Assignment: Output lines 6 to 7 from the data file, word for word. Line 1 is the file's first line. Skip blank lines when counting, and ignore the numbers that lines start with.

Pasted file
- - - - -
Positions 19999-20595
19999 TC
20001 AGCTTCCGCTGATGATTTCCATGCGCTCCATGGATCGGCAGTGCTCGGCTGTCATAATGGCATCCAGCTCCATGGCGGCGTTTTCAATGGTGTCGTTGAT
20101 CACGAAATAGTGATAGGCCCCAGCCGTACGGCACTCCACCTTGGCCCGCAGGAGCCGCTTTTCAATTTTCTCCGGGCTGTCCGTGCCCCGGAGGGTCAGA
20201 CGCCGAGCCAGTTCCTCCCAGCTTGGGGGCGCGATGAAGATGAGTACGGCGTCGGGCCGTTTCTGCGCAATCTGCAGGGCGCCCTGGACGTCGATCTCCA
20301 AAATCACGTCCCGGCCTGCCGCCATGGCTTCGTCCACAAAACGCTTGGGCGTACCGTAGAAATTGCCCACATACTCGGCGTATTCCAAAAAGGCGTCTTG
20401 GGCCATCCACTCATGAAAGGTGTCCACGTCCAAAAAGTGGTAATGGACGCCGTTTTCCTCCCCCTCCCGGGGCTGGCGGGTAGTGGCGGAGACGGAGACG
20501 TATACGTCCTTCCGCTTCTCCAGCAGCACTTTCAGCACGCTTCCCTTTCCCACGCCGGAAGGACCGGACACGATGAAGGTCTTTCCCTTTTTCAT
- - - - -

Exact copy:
20301 AAATCACGTCCCGGCCTGCCGCCATGGCTTCGTCCACAAAACGCTTGGGCGTACCGTAGAAATTGCCCACATACTCGGCGTATTCCAAAAAGGCGTCTTG
20401 GGCCATCCACTCATGAAAGGTGTCCACGTCCAAAAAGTGGTAATGGACGCCGTTTTCCTCCCCCTCCCGGGGCTGGCGGGTAGTGGCGGAGACGGAGACG